HIV Testing And Counseling

Where To Go For Tests And Advice

Deciding where to go for counseling and testing depends on the area where you live. There are different counseling and testing places from which to choose. These options include:

  • Publicly funded HIV testing centers
  • Community health clinics
  • Sexually transmitted disease (STD) clinics
  • Family planning clinics
  • Hospital clinics
  • Drug treatment facilities
  • TB clinics
  • A doctor’s office

If a person has his or her own healthcare provider, he or she may feel more comfortable with the staff who will counsel and offer testing. If the center can provide immune system monitoring and medical care to people infected with HIV, it might speed up the beginning of medical treatment.

Some counseling and testing centers offer special features. For instance, drug users can receive counseling, testing, and help for addiction at a drug treatment facility.

Need To Know:

Keeping The Results Confidential

At some centers, such as doctor’s offices or clinics, information about the test result may become part of a patient’s medical record and may be seen by healthcare workers, insurers, or employers. The insurance company may know the patient’s HIV status if he or she makes a claim for health insurance benefits or applies for life insurance or disability insurance.

Ask the testing counselor how they will protect the test results. Most counseling and testing centers follow one of two policies:

  • Confidential testing. The confidential testing site records the patient’s name with the test result. They will keep the record secret from everybody except medical personnel, or in some states, the state health department. A patient should ask who will know the result and how it will be stored. If an HIV antibody test is done confidentially the patient can sign a release form to have the test result sent to the doctor.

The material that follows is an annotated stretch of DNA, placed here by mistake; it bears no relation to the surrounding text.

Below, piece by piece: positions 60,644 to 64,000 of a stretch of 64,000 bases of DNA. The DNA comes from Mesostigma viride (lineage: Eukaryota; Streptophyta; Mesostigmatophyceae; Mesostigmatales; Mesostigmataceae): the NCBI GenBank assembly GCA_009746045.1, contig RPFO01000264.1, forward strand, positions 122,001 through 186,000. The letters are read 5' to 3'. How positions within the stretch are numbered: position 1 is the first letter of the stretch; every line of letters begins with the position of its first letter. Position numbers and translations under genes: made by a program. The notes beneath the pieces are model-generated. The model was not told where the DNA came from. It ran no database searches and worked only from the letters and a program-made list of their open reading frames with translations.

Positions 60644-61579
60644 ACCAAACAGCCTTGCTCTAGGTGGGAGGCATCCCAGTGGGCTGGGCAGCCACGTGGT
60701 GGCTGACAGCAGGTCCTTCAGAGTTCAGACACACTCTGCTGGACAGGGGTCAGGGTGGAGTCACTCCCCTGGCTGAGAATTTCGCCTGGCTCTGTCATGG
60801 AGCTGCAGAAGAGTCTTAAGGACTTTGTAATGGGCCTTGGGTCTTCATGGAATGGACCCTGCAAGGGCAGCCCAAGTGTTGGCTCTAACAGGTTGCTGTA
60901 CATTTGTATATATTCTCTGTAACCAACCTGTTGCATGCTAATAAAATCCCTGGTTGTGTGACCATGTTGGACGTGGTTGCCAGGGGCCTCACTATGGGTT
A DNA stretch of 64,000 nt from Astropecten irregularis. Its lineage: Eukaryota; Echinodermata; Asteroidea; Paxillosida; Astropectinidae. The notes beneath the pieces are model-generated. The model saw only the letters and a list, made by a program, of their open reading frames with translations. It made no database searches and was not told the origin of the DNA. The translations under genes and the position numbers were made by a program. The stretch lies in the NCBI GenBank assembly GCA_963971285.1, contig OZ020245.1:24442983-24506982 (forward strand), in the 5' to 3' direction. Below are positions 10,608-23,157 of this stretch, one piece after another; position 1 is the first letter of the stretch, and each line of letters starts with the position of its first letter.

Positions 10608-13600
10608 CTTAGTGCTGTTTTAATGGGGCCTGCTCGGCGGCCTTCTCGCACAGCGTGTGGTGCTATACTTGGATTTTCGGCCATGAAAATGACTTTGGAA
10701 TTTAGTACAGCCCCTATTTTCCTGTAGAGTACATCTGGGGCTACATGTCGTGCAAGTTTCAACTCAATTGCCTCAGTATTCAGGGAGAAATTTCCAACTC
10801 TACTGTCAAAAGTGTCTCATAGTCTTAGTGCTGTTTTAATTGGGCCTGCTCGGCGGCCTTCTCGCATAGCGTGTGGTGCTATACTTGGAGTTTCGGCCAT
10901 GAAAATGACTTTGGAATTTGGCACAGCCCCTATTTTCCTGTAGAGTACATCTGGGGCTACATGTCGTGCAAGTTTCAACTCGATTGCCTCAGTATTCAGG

• Anonymous testing (not available in all states). No one asks the patient’s name. The patient is the only one who can tell anyone else the result. To find out more, ask the local health department, doctor, or the CDC National AIDS Hotline (1-800-342-AIDS) about the location of facilities nearby.

Some Things Not To Do

Do not go to a hospital emergency room to be counseled and tested. People should go to an emergency room only if they have a health problem that demands urgent attention.

Do not give blood at a blood donation center as a way to get tested for HIV antibodies. Blood donation centers are not HIV-antibody counseling and testing centers and should not be used as such.

After Taking The Test

The waiting period between taking the test and learning the results can produce anxiety and tension. Some people decide during this time that they do not want to know their test result and never return to receive it. It is very important that everyone who is tested finishes the process and finds out the test result in spite of their anxiety.

It is also important that people waiting for results act as if they were infected and could transmit the virus. In other words:

  • Do not have unprotected sex
  • Do not have sex at all
  • Do not share needles
  • Do not share razor blades or toothbrushes
  • Do not donate blood or organs

Here is what to expect after the test result comes in:

  • The counselor should inform you of the result and – regardless of whether it is positive or negative – how to protect your health and the health of others. He or she will review methods to prevent the spread of HIV.
  • If the result is negative, the counselor may discuss retesting if, during the six months before the test, you engaged in any behaviors that might have infected you. Infection may be present but the body may not yet have produced enough antibodies for the test to detect. Since it takes time for the body to develop antibodies, you may need to be retested.
  • If the test is positive, the counselor will tell you what this means. Any questions you have should be answered and the counselor will refer you for follow-up health care, support services, or further counseling. The counselor will also discuss telling sex partner(s) and/or drug-using partner(s).

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